Pretty soon they might be running around "raising awareness" of the fact that half of all children are below average, as one reader suggested.
There's an unstated assumption behind the hysteria: that children used to be completely healthy before the 1990s, or at least early in the 20th century; and that except for the relative few with some known genetic mutations, cognitively disabled children did not exist for the most part.
This, of course, is not true. But what's more, hysteria about cognitive disability is not new either. I first realized this when I saw a picture of a 1926 American Eugenics movement exhibit over at autistics.org. It reads:
Every 48 seconds a person is born in the United States who will never grow up mentally beyond that stage of a normal 8 year old boy or girl.
Every 16 seconds a person is born in the United States.
Clearly they were claiming that 1 out of 3 persons born in the United States in 1926 had a significant developmental disability. I have reasons to suspect this stat was a fabrication or an exaggeration by the American Eugenics movement. But it's not like modern organizations do not make up stats or repeat unsourced stats in order to push their agendas.
There is more reliable data out there. Let's take a 1930 study review by Raymond Barnard on the prevalence of what he calls "speech defects". He reported that careful studies at the time were giving a prevalence of about 5% to 8% of the school population.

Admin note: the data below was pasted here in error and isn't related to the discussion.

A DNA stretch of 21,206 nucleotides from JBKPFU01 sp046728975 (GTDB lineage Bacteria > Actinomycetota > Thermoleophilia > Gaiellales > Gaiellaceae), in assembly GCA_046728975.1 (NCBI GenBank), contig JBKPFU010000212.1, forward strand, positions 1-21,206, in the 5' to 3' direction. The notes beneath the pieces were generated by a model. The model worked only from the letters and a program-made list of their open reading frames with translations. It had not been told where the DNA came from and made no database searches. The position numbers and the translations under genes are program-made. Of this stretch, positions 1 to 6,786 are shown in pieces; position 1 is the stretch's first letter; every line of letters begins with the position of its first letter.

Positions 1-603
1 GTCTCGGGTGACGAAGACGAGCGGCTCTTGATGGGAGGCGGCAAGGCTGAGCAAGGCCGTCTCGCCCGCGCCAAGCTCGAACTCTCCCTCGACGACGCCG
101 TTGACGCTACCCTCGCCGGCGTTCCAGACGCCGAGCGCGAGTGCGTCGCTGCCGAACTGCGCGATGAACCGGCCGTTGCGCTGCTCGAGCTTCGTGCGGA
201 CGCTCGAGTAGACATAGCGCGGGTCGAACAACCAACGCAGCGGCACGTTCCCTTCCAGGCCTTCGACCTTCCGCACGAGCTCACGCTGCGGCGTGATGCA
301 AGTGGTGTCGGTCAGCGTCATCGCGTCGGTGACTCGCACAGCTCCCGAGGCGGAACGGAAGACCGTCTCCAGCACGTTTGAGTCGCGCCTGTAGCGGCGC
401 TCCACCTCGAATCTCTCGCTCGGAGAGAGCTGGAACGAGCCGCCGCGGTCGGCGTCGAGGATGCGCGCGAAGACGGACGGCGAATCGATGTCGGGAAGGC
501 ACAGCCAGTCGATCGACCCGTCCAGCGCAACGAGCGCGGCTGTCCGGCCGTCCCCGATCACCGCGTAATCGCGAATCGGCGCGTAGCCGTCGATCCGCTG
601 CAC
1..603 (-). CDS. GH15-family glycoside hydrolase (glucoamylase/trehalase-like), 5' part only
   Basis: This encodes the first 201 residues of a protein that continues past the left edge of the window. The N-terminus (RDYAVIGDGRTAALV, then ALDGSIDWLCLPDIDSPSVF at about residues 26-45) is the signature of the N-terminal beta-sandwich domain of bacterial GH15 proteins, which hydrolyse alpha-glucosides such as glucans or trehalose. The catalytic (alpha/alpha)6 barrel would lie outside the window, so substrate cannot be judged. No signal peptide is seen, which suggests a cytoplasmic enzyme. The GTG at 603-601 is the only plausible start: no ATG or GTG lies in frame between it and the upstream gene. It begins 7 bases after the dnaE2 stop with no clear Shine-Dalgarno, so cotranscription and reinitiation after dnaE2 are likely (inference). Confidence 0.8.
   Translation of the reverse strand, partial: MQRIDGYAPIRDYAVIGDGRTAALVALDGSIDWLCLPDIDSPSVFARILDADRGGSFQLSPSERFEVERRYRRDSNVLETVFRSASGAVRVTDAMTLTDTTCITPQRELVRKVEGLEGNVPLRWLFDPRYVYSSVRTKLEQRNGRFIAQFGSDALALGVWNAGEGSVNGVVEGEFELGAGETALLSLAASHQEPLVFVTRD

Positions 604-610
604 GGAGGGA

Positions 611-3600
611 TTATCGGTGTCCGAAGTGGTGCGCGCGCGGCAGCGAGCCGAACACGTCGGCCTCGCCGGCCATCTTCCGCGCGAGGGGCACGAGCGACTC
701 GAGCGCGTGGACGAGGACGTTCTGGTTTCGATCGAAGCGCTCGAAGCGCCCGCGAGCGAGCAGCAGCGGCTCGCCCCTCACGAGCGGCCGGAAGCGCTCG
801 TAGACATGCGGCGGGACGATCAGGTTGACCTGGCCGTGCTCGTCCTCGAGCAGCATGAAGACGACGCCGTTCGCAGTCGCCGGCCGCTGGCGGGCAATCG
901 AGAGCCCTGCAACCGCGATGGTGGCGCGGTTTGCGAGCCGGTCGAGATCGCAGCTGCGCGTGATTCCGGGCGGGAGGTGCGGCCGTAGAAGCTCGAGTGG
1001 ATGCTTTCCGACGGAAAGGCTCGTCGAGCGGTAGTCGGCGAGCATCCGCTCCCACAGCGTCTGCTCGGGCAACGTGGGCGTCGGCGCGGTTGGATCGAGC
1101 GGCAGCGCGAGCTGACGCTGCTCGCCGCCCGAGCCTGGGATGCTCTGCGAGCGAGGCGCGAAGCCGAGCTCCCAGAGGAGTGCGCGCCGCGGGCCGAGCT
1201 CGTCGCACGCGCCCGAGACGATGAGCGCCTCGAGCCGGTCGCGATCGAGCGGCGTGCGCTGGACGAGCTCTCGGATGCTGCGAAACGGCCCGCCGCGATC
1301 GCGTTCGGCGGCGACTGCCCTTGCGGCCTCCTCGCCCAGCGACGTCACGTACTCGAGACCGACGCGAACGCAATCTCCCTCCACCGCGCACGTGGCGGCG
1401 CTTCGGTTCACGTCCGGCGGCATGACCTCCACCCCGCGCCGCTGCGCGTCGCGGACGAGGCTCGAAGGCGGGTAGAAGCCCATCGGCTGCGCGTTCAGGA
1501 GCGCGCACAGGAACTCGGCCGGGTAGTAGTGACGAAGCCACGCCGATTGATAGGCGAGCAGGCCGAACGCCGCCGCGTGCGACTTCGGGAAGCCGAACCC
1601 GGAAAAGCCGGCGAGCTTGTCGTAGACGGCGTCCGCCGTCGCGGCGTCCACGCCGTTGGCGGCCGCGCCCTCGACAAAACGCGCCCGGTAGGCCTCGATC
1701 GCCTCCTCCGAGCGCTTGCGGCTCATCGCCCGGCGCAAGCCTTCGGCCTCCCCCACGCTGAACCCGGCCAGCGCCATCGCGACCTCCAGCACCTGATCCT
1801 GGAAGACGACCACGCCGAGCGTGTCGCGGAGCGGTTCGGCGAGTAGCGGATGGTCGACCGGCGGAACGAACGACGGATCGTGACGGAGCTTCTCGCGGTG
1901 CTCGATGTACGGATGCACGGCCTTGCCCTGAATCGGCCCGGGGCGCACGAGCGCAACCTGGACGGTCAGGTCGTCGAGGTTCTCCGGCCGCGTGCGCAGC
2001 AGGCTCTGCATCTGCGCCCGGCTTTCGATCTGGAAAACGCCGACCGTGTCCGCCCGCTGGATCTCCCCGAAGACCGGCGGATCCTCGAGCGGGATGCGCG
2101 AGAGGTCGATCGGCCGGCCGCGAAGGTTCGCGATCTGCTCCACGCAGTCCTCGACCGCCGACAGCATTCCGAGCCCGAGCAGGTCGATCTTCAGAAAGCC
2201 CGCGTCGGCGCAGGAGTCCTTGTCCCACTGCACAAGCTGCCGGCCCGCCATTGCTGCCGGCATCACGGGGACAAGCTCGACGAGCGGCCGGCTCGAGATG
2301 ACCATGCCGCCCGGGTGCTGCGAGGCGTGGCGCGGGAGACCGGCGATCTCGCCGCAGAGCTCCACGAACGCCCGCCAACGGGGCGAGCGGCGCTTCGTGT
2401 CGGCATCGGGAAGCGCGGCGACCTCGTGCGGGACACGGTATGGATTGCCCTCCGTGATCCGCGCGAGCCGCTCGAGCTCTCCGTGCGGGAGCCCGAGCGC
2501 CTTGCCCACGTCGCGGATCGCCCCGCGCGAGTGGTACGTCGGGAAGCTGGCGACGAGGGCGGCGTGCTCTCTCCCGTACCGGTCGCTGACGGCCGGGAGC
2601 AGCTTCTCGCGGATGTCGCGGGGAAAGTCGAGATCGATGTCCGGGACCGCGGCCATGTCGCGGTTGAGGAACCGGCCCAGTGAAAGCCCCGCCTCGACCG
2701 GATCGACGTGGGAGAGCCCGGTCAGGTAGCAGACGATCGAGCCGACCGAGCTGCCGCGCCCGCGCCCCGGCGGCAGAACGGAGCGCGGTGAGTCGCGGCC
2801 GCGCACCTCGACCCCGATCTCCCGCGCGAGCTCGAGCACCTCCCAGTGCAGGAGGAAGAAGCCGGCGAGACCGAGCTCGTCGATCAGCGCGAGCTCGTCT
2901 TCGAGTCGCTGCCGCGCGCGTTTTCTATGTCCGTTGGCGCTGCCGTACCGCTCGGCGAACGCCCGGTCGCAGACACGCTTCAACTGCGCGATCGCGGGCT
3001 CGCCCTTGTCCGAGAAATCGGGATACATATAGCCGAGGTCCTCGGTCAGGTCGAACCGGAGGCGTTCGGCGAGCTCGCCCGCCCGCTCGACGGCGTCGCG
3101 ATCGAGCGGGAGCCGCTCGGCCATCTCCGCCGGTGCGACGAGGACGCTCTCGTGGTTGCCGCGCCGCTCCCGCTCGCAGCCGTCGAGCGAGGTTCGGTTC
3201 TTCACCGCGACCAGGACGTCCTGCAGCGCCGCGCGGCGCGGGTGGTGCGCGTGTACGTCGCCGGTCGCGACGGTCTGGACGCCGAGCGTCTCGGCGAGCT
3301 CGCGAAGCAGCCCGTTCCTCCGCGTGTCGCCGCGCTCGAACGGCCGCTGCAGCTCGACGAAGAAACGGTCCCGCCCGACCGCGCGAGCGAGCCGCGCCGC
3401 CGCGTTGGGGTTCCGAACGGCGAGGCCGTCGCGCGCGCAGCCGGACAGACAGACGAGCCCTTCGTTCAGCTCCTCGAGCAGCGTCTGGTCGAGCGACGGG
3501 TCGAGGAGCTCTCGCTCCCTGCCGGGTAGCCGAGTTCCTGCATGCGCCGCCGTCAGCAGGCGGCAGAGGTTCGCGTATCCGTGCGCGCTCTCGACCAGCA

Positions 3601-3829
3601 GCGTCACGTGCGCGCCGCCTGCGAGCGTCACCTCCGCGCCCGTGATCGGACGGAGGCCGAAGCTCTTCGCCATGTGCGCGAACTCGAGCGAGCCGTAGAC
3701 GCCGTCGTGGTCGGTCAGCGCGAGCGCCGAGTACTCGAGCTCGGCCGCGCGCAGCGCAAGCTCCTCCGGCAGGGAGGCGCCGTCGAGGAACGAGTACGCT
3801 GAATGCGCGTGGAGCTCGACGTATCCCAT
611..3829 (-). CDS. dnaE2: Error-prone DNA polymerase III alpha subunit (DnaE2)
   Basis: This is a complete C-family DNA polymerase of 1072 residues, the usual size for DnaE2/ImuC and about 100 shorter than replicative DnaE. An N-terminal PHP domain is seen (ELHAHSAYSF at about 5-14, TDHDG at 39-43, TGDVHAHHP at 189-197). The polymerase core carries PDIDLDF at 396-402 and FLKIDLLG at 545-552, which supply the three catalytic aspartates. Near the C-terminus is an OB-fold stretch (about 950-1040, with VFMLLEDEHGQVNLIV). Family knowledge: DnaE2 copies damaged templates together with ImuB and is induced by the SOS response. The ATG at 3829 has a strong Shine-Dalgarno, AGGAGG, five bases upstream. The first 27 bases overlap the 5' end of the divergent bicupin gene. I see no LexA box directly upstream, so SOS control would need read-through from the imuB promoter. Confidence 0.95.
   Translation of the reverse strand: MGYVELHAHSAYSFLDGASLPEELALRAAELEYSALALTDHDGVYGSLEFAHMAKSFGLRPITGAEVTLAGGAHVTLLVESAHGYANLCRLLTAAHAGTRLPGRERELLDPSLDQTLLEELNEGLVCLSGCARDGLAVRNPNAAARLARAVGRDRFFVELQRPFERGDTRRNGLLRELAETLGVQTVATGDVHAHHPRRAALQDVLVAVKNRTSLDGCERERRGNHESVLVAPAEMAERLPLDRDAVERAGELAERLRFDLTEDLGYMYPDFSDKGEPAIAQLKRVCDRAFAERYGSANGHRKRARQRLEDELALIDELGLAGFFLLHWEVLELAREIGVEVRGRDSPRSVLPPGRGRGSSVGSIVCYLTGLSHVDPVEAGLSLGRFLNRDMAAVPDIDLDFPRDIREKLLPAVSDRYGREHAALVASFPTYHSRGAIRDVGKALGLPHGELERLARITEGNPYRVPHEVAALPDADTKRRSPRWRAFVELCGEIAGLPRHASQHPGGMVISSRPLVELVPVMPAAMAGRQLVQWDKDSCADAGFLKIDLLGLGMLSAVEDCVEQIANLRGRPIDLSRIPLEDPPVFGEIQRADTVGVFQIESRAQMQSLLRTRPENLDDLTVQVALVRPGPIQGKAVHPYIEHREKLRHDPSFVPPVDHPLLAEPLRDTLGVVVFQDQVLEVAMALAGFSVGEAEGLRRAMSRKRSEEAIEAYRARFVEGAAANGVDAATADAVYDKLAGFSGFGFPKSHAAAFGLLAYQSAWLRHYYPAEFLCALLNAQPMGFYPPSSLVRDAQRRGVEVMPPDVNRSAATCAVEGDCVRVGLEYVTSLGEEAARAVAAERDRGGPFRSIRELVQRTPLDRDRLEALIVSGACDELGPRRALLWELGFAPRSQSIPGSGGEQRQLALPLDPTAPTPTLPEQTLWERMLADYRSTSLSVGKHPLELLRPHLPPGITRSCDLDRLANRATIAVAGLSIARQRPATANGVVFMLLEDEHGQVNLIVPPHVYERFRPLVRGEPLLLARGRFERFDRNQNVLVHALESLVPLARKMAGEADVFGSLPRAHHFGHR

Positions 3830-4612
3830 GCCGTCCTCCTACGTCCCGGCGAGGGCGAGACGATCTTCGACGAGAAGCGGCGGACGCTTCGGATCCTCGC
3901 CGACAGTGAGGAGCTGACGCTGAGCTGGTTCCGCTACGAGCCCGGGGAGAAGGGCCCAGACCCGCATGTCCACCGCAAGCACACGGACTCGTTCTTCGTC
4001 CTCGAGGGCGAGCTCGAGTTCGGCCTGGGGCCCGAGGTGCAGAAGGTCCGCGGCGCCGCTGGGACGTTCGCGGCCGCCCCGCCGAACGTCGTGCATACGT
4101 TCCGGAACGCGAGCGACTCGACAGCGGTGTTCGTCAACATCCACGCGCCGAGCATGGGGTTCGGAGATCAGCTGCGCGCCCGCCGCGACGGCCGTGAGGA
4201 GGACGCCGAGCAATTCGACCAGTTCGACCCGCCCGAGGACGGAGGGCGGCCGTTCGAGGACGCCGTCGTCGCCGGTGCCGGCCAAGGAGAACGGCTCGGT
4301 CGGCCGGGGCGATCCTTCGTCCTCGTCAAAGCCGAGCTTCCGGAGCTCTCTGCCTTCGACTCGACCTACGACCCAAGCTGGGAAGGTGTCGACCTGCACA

This is completely in line with modern studies such as Silva et al. (1987), Wong et al. (1992), and Shriberg et al. (1999). (A possible caveat is that we might be doing a bit of a comparison of apples to oranges between definitions of speech impairments).
There is also some data on institutionalization from the California State Mental Hygene Survey of 1930. It tells us that there were 14,451 persons in state hospitals for the insane, with a total institutional population of 25,643. The article also gives us the population of the state in 1925: 4.2 million. So about 61 of 10,000 persons in the state were institutionalized.
I haven't found data that could be used for a fair comparison. But let's look at California DDS data from Q4 2006. The total number of CDDS clients who live either in an Institutional Care Facility or a Nursing Facility is 8,777. If we take all clients who do not live independently or with a parent, that comes to a total of 38,216 persons. That is 11.3 of 10,000 persons in the state, or about a fifth of the total institutionalized population in the late 1920s. I should note that not all or even most persons living in mental hospitals or institutions in California are necessarily registered with CDDS, but the data point is interesting nevertheless.
Those are some hard numbers I have found. If you instead prefer stories about what friends claim to remember from 20 or 30 years ago, this is definitely not the blog for you.